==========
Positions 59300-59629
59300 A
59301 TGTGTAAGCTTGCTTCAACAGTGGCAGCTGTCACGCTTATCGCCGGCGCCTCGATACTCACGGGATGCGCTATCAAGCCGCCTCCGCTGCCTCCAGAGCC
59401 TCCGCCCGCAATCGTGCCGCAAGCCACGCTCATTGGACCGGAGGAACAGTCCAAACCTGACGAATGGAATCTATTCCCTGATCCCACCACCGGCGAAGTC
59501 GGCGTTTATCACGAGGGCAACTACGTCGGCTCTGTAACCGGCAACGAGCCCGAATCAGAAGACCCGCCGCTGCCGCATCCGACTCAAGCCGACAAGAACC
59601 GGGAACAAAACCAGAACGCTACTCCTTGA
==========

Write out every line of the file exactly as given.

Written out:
Positions 59300-59629
59300 A
59301 TGTGTAAGCTTGCTTCAACAGTGGCAGCTGTCACGCTTATCGCCGGCGCCTCGATACTCACGGGATGCGCTATCAAGCCGCCTCCGCTGCCTCCAGAGCC
59401 TCCGCCCGCAATCGTGCCGCAAGCCACGCTCATTGGACCGGAGGAACAGTCCAAACCTGACGAATGGAATCTATTCCCTGATCCCACCACCGGCGAAGTC
59501 GGCGTTTATCACGAGGGCAACTACGTCGGCTCTGTAACCGGCAACGAGCCCGAATCAGAAGACCCGCCGCTGCCGCATCCGACTCAAGCCGACAAGAACC
59601 GGGAACAAAACCAGAACGCTACTCCTTGA